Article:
Would I Trade My Parents?

Would I Trade My Parents?

by Laura Numeroff, James Bernardin
     
 

Full of fun, whimsical details and a relatable cast of characters, Would I Trade My Parents? will resonate with parents and kids alike, as readers remember why they would never trade their parents for the world!
 
What child hasn’t thought about trading his or her parents for the ones next door? Who wouldn’t be discouraged if their

See more details below

  • Checkmark Kids' Club Eligible  Shop Now

Overview

Full of fun, whimsical details and a relatable cast of characters, Would I Trade My Parents? will resonate with parents and kids alike, as readers remember why they would never trade their parents for the world!
 
What child hasn’t thought about trading his or her parents for the ones next door? Who wouldn’t be discouraged if their parents didn’t allow them to have pets or go camping or drink chocolate milk before dinner?
 
In the newest picture book by New York Times #1 bestselling author Laura Numeroff, a little boy ponders why his friends’ parents are so special and why sometimes he wishes he could trade . . . But then he remembers his very own parents and all the amazing things that only they know how to do—like the way they always read with him or leave notes in his lunch box or take him on family bike rides. In fact, his parents are the best of all!

F&P level: K

F&P genre: RF

Read More

Editorial Reviews

Publishers Weekly
What child hasn’t indulged in the delicious treachery of wishing for different parents? The young narrator in this reverie considers how good some of his friends have it, with parents who are more lenient (Katie’s “let her watch TV until eight o’clock”), more adventurous (avid campers and convertible owners) or more handy (a plumber, an architect, a hairstylist). The boy even entertains envy for a kid whose parents are divorced: mom is a pet shop owner and dad makes sure “they have a great time when they’re together.” But in the end, the narrator sticks with the thoughtful, attentive pair he was issued at birth, because “I KNOW they’re the best!” Grown-up readers may find that wrapup immensely reassuring, and everyone will enjoy Bernardin’s lively slice-of-life drawings, which have touches of Mad magazine–style exaggeration. Ages 4–8. (Oct.)
School Library Journal
K-Gr 2—A nameless bespectacled boy recites the virtues of his friends' parents. Jason's dad builds houses, and his mom makes blueberry pancakes. Katie's mom is a dentist who drives a convertible, and her dad is an eye doctor. Katie is allowed to watch TV until 8 p.m. Sydney's mom is a hairdresser; her dad is a plumber. They square dance in the basement. And so on. The narrator wishes that his parents would do all these things. Finally he describes his parents. Mom teaches French and the piano and plays duets with him. Dad is a writer who talks to his son about everything. Mom puts notes in his lunchbox, and Dad reads to him every night. On weekends, they all go for bike rides. So no, the boy would not want to trade them. "I KNOW they're the best!" The illustrations are large and clear, made with acrylics and a digital paint program. They simply illustrate the text; there's nothing extra to peruse. This is a straightforward retelling of a common childhood exercise in wishful thinking.—Ieva Bates, Ann Arbor District Library, MI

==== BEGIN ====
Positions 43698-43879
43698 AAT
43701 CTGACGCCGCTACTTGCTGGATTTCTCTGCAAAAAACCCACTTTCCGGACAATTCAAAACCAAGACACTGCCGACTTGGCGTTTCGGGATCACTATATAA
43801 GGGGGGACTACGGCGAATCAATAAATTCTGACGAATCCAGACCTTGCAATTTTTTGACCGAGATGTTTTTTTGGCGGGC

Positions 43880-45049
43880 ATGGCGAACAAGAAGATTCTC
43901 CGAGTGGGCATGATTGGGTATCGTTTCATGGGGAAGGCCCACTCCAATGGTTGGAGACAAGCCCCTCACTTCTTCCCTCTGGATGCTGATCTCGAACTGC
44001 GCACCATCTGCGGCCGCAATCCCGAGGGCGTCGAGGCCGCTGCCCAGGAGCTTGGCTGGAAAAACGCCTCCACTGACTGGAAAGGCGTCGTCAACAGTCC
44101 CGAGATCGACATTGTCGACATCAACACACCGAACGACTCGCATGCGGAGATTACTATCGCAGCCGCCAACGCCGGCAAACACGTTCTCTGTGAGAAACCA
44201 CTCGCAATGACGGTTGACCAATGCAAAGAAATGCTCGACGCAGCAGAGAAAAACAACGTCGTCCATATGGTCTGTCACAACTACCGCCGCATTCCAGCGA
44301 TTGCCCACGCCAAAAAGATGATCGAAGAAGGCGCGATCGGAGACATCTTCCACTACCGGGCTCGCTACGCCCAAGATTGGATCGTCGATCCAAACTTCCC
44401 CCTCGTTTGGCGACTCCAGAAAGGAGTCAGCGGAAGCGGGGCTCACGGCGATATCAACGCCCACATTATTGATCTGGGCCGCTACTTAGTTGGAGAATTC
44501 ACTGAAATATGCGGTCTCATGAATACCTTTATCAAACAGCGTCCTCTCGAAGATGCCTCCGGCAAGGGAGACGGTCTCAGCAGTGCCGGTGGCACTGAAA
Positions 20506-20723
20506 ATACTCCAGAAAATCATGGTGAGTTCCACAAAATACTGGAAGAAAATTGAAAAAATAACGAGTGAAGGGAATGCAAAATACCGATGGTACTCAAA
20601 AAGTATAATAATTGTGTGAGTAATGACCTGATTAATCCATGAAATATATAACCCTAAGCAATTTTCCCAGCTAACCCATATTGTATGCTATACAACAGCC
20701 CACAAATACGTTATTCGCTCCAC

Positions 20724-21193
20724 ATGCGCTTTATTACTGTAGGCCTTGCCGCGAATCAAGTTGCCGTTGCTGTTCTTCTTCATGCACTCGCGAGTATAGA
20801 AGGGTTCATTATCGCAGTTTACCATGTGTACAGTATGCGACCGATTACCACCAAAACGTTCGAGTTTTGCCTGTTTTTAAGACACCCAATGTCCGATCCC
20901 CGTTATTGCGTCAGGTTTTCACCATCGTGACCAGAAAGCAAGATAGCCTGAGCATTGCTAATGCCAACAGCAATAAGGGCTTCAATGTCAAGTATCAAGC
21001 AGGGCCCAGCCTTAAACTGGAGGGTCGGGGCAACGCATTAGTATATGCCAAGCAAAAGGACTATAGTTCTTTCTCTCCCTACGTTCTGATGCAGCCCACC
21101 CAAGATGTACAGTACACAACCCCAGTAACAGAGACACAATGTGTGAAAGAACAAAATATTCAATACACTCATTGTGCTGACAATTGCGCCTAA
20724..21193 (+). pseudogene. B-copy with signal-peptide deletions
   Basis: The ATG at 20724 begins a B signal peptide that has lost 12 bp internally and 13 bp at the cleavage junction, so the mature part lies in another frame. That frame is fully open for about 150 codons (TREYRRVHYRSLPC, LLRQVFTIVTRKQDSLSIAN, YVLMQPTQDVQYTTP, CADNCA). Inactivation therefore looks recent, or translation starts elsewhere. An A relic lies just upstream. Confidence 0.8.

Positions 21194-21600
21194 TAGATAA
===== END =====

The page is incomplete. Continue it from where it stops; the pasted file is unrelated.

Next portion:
Kirkus Reviews
The grass is always greener in other kids' families...or is it? Jason wouldn't trade his parents; his dad builds houses and his mom loves staying home to take care of the family. Kate's mom is a dentist who drives a big convertible and her father's a happy eye doctor; she gets to stay up till 8:00 watching television. Thus does the (unnamed) narrator admiringly examine the families of several of his friends. His own parents? His mother is a French teacher who also plays the piano-sometimes they play duets-and his dad is a writer who works at home and takes him on nature walks. Would he trade them? Bernardin's detailed acrylics effectively evoke a spectrum of interesting family lives and include an African-American and an Asian-American family, and Numeroff's prose is clean and direct; the refrain, "He/she thinks they're the best," is a pleasing one. But her title/premise is an odd and potentially off-putting device to launch this overview of family diversity, which, in its focus on middle-class happy families, ends up not much of an exploration. (Picture book. 4-6)

Read More

Product Details

ISBN-13:
9780810906372
Publisher:
Abrams, Harry N., Inc.
Publication date:
10/01/2009
Pages:
32
Sales rank:
905,358
Product dimensions:
8.70(w) x 10.70(h) x 0.50(d)
Age Range:
4 - 8 Years

Customer Reviews

Average Review:

Write a Review

and post it to your social network

     

Most Helpful Customer Reviews

See all customer reviews >